The mood in our country right now is indeed a sombre one. Despite the festivities of a month just past, we welcomed a new decade with more of the same hangovers of 2019. Hangovers, which will define this decade if action is not taken by those who claim to represent us all in government.
The mood is not something new to us as South Africans, we have been resilient, we have also been patient as young people, but we have learnt from others including our African and middle-Eastern neighbors, that patience can only last as long.
We cannot put food on the table, we cannot keep the lights on; let alone find decent shelter and find dignified work, we cannot educate future generations, we struggle to get hospital management to deliver and we fail to focus our attention on primary health care; our people are dying, our children are sick, our youth are unable to access tertiary education, and if they do, they are not adequately accommodated nor are they able to find work after completing their studies.
In conversation with a generational mix of individuals, these concerns, fears and painful realities is what our countries’ leaders must address before it is too late. There’s no silver bullet which can fix it all, but I strongly believe that there are opportunities to tackle our issues head on.
The daily plight and ever-harsher realities we face are increasingly becoming more desperate. If we are not to tackle rising inequality in our country, we might be in for the worse in our third decade since the dawn of our democracy. Look around, read around, log in on social media and tune-in to see on television and listen to the radio, to bear witness to the fact that things are unwell around us all.
Crimes are becoming more violent, the expression of frustrations by all our people are not only exclusive to scenes of looting protests through the streets of decaying municipalities and cities, but, our own politically elected representatives are toppling councils, hurling more and more hurtful insults towards one another and some throw actual punches; all while our television screens see more drama than the soapies of the past, live on primetime news for us all to see.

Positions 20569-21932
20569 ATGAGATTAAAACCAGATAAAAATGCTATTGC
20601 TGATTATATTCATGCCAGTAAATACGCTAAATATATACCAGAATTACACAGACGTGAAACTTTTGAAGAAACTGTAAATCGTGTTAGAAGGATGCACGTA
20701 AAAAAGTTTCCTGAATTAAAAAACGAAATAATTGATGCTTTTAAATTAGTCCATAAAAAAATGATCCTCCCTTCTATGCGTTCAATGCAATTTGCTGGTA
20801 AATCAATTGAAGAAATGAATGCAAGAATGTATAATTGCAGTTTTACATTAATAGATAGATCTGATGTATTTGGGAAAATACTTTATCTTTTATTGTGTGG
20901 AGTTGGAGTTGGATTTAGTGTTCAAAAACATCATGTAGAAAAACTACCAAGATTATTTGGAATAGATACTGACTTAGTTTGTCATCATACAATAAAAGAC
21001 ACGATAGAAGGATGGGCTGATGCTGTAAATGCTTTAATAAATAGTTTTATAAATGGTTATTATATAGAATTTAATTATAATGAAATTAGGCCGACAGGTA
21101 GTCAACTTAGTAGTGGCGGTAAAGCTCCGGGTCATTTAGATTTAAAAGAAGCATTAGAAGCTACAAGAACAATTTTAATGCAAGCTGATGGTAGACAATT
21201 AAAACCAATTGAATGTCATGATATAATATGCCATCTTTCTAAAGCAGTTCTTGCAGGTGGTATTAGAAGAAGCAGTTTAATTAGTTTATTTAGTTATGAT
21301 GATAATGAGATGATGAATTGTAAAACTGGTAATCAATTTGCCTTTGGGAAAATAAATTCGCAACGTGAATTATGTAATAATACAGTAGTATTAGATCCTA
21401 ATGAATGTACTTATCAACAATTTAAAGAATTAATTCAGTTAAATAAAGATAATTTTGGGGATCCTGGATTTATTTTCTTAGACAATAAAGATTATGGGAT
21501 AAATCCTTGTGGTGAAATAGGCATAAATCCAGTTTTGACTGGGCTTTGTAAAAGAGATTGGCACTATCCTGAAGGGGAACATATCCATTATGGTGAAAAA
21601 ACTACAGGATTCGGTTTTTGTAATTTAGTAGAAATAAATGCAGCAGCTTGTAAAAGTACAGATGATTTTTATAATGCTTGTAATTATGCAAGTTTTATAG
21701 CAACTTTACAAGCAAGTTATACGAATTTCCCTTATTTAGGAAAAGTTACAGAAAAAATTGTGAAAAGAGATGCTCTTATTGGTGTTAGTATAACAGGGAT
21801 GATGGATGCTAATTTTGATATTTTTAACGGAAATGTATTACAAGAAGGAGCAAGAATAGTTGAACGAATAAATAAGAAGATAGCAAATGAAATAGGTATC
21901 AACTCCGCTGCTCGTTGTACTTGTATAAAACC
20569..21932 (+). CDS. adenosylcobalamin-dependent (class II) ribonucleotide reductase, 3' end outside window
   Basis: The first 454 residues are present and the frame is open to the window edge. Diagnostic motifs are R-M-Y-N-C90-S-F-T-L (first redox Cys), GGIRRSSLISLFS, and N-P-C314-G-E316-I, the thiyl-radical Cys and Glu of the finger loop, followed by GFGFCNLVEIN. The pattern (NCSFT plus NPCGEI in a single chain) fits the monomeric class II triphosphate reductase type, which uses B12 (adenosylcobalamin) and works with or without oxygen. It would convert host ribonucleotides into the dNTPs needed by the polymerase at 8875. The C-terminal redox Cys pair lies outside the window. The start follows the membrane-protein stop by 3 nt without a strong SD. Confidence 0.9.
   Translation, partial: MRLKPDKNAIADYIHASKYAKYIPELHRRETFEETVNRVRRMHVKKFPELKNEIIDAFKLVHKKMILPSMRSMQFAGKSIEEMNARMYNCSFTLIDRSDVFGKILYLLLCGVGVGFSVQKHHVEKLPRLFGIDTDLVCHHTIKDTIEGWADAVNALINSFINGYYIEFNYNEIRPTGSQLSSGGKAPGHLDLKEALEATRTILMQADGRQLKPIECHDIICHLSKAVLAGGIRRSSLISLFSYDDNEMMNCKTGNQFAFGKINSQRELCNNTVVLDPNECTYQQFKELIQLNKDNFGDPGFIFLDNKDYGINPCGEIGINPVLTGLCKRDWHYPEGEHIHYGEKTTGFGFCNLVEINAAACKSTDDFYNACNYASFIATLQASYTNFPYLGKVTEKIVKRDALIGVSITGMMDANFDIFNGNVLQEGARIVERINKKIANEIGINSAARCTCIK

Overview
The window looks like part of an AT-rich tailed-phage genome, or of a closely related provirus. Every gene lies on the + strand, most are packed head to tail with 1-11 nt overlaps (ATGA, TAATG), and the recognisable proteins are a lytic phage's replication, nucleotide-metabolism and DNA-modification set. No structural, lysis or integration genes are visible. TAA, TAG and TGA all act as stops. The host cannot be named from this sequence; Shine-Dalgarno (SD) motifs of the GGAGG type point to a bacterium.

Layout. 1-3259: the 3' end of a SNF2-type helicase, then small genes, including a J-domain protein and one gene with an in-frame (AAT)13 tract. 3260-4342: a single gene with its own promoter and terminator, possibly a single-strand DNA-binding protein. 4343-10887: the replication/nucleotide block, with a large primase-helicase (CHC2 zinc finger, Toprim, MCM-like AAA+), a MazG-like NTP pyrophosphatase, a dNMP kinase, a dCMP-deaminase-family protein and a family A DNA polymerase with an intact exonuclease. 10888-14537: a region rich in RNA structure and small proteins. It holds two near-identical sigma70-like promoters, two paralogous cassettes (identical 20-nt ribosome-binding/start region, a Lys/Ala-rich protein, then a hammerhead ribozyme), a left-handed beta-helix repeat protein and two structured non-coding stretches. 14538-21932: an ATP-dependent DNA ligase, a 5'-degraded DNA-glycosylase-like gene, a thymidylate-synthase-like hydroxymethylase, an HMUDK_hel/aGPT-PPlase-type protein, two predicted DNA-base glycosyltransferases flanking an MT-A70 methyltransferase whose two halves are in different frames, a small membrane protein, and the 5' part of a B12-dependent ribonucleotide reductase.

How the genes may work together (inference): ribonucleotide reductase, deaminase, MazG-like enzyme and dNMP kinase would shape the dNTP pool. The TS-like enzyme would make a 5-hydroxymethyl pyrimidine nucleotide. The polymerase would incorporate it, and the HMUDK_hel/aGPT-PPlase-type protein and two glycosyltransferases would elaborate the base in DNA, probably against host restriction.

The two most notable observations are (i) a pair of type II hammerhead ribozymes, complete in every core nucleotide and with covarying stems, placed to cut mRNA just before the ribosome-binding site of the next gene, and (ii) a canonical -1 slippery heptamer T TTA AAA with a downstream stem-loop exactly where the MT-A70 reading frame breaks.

It is scary, it is dreadful and it is all our responsibility. Yes, I said that those who claim to represent us must act, those in government have an oath of office to obey, but as ordinary citizens, and as young people – who make up the majority of our population, and the majority of those who find themselves either in unemployment, who are not in education, training or seeking work – we must rise to the occasion too. We all must act.
We see the likes of a young girl sailing to the Americas from Greenland to make a bold statement to world leaders on climate change. South Africa does have a Gretha Thunberg; from the dusty streets of Alexandra to the cobbled roads of Sandton and Constantia to as far as the gravel roads, of Cofimvaba. So too must our young people rise up and say enough is enough, so too will we have our 1976 Soweto uprising moment. If we are to honour those who died and sacrificed their lives for us to enjoy the freedoms we have today, we must play our part, no matter how big or small a contribution we can make for the betterment of all our People.
I fear that our institutions which were designed to protect, defend and promote our Constitution and democratic values are eroding faster than that of the shores of our seas and the ever fast approaching reality of climate change.
If no one is locked up, put behind bars and no justice comes out of the State Capture Commission, the Office of the Public Protector might as well close up shop. I plea with our leaders who seek to find justice and pursue the truth to think carefully of the ramifications of their inaction and how it will be perceived by the public.
We simply cannot move two steps forward, just to move ten steps backward, when we are to tackle and dig deeper into the issues we face as a nation; but we can simultaneously address the deep scars of the apartheid-legacy which has left millions of us behind the economic curve, and yes we can, at the same time address economic injustice through expediting the process of land reform with reasonable compensation, in so far as to make a reality of redress with reconciling the injustices of hundreds of years of oppression by a minority over a majority of us.
It is certainly time for us to listen more to the leaders we have the fortune to occupy spaces with in our midst and the fortune to still listen to their wisdom such as the likes of our elder statesmen and one of the original freedom fighters, sans-beret, Prince Mangosuthu Buthelezi. We, the young people of our country, do not have to act in isolation, we must act in concert with those who came before us, and seek advice from those who know what it takes to change a regime.
I reiterate that what we do in this decade will define who we are, because yes, we came from a treacherous and tumultuous past, but now is the time to address what we want our future to look and feel like, three decades on since the dawn of our democracy – after all; good things do come after three waves. Think about it.
Yaseen Carelse is a political media specialist.